The coronavirus vaccine developed by Pfizer Inc. and BioNTech that is being administered worldwide is 95% effective in preventing COVID-19, according to a study published in the New England Journal of Medicine that includes clinical trial data from UC Davis School of Medicine.
Of the 21,720 people in various countries who received the vaccine during the study period, only eight contracted COVID-19. Of the 21,728 who were dosed with the placebo, 162 contracted COVID-19.
In addition to being highly effective, the vaccine was deemed safe, according to the study, because side effects were minimal and similar to those associated with other vaccines.
The findings of the phase 2/3 study published in the journal’s Dec. 31, 2020 article, “Safety and Efficacy of the BNT162b2 mRNA Covid-19 Vaccine” confirm data that Pfizer previously released when it sought emergency use authorization. The journal article represents the official, peer-reviewed findings that confirm details of what had been reported.
UC Davis was the only academic medical center on the West Coast to participate in the trial.
The article’s supporting documents link to a long list of co-authors connected to the clinical trial at 152 research sites around the world, including Timothy Albertson, principal investigator of the UC Davis School of Medicine effort and chair of the UC Davis Health internal medicine department. (The co-principal investigator at the UC Davis School of Medicine is Angela Haczku, associate dean for translational research.)
“This was a huge team effort to contribute almost 230 patients to this critical study,” Albertson said.
He added: “Really, every part of the health system participated to get this study started and completed in such a short time during very challenging times. Our employees and faculty who volunteered as subjects are heroes. Our brave community volunteers ensured diversity. Our faculty and clinical research associates were adaptive and dedicated. Our research nurses and staff were amazing. The best part was, as an employee, I was able to get the vaccine we studied once it was made available to frontline health care workers.”
The Pfizer-BioNtech vaccine was the first COVID-19 vaccine released in the United States. More than 5,800 UC Davis Health employees, physician residents and students have received at least their first of two Pfizer doses. (More than 11,000 employees have been inoculated, with either the Pfizer or Moderna vaccine). UC Davis Health patients over age 75 will begin to be inoculated this week.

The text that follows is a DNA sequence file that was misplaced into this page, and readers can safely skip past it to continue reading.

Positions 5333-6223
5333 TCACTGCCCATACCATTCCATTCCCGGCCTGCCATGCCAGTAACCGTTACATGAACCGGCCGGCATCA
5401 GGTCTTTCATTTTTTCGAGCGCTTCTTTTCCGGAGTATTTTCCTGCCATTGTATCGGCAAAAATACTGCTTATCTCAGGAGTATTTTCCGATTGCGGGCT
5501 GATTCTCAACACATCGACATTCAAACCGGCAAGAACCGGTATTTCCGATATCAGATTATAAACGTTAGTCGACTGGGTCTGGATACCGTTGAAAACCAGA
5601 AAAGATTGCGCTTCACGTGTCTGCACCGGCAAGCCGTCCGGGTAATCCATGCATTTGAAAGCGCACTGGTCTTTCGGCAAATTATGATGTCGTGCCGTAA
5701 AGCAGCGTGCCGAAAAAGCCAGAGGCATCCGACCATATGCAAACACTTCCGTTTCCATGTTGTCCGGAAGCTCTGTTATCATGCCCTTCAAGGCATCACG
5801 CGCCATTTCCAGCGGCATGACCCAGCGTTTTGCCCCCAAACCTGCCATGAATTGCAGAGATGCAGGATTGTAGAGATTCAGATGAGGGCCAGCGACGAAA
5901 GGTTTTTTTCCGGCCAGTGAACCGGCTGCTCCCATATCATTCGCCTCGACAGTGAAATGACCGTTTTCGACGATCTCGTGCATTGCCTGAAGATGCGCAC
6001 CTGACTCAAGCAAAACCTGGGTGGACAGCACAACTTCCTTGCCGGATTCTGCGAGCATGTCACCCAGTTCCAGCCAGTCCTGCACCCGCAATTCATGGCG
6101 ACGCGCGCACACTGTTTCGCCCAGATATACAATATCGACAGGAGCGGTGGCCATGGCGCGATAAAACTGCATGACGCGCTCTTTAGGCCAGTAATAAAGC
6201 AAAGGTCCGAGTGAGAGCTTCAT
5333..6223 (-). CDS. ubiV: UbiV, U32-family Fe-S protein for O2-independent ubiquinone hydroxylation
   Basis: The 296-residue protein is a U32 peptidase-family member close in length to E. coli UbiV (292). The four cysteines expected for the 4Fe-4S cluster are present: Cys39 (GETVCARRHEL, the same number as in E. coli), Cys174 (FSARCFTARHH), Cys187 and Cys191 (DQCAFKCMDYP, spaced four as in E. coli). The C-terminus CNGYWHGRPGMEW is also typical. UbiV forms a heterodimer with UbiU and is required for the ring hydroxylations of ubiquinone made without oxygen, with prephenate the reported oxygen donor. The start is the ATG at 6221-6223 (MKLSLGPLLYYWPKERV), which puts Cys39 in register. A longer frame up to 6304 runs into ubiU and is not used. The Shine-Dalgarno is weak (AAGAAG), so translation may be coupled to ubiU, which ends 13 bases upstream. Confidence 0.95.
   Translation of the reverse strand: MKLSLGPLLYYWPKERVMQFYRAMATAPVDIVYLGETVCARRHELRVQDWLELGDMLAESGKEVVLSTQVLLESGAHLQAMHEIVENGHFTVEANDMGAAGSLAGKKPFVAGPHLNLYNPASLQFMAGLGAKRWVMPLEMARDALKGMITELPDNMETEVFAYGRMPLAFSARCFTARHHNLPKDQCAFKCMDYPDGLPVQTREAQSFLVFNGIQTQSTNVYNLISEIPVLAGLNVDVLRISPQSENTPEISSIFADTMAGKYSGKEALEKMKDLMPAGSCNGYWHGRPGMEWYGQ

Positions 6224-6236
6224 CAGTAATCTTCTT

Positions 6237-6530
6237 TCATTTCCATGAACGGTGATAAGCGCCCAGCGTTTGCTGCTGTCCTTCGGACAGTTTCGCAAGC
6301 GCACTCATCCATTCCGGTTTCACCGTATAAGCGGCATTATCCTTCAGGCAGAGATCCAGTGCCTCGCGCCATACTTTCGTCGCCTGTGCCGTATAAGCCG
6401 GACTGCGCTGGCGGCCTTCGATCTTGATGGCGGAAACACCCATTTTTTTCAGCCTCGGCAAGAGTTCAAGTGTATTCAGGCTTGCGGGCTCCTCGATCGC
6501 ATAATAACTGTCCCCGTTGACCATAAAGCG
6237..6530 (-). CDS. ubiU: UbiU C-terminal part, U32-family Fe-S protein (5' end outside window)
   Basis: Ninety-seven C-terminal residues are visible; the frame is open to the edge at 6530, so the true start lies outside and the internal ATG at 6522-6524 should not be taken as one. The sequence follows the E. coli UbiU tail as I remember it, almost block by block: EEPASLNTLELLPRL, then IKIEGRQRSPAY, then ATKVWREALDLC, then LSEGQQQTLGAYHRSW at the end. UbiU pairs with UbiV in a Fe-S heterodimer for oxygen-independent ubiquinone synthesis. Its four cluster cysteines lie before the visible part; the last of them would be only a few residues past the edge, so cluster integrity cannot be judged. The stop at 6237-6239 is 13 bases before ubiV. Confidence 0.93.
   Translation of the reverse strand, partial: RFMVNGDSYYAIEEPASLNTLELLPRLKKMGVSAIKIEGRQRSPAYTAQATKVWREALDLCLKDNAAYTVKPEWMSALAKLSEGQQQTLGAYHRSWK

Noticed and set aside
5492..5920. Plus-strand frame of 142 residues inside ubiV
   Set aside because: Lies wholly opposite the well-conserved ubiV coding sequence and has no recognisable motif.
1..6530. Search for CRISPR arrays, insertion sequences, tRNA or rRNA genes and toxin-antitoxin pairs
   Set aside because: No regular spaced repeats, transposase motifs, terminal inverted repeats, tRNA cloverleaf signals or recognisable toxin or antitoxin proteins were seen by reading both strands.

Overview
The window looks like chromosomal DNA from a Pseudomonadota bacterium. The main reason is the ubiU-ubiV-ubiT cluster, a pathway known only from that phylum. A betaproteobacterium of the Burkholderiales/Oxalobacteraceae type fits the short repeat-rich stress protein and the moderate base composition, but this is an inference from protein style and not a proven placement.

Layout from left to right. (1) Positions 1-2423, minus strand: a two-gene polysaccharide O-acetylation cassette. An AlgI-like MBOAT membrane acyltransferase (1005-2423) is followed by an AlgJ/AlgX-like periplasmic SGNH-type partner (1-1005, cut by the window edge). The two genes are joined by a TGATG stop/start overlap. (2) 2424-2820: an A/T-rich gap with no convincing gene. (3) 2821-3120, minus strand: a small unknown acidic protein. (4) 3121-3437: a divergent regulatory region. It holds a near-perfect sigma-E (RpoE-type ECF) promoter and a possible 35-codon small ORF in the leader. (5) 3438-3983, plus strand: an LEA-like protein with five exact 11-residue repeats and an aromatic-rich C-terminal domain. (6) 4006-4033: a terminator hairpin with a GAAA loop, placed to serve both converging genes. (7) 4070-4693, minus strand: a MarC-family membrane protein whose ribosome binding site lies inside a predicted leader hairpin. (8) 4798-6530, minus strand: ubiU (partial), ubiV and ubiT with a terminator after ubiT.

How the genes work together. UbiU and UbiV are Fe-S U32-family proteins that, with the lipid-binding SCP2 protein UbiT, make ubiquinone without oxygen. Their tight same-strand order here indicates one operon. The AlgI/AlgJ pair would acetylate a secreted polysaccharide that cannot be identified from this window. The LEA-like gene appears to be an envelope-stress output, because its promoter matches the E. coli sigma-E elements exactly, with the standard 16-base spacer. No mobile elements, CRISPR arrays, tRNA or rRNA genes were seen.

UC Davis enrolled diverse participants
UC Davis School of Medicine enrolled ethnically and racially diverse participants for the trial during a short period of time this summer, making it one of the most fast-paced research efforts at UC Davis Health.
“We are proud of Dr. Albertson and his remarkable Pfizer vaccine clinical trial team, who worked tirelessly to bring this safe and effective vaccine to our community,” said Allison Brashear, dean of the UC Davis School of Medicine.
“The tremendous diversity of participants in the School of Medicine’s Pfizer study is reflective of our longstanding partnership with our community and regional partners,” Brashear said. “We are grateful for our community’s support of our life-saving research to protect our patients, families and communities.”
The coronavirus pandemic has greatly affected essential workers, many of whom are Latino and Black, which is why UC Davis Health worked with its community partners to enroll a significant proportion of racial and ethnic minorities.
Of the 225 enrollees in the UC Davis School of Medicine clinical trial, 59% are White, 36% are Latino, 15% are Asian, 10% are Black, and 6% are Native American. (Because Latinos may be of any race, total percentages do not total 100%.)
The demographic makeup reported in the overall Pfizer study, according to the article, is: 83% White, 28% Hispanic and 9% Black. Although the clinical trial enrolled people from many races and ethnicities, the article did not include a more specific demographic breakdown.
Minimal side effects
The trial’s safety profile noted minimal side effects such as transient, mild-to-moderate pain at the injection site and fatigue. The side effects were reported more often by younger participants (ages 16 to 55), and more often after the second dose, which was administered three weeks after the initial injection.
Some 16% of younger participants reported having had a fever after the second dose, compared to 11% of older participants.
While the study did not set out to assess the efficacy of a single-dose regimen, it nevertheless concluded that vaccine efficacy between the first and second doses is 52%. In the first seven days after the second dose, efficacy was 91%. Full efficacy (95%) was reached at least seven days after the second dose.
The trial, which began in July, was intended to last two years for both the vaccine and placebo participants. However, “given the high vaccine efficacy, ethical and practical barriers prevent following placebo recipients for two years without offering active immunization,” the article stated.
Therefore, some participants who got the placebo were offered the vaccine after the U.S. Food and Drug Administration issued Emergency Use Authorization last month, as long as they were eligible under priority guidelines set by public health agencies.
Albertson, a leading expert in pulmonary and critical care medicine who treats patients with COVID-19, is proud of the role the UC Davis School of Medicine and UC Davis Health system have played in contributing research to end the global pandemic. The virus has claimed nearly 2 million lives worldwide, including more than 375,000 in the United States.
“What this says about UC Davis Health is, we are leaders in critical health research,” he said. “And even more important: we can come together and participate as a team.”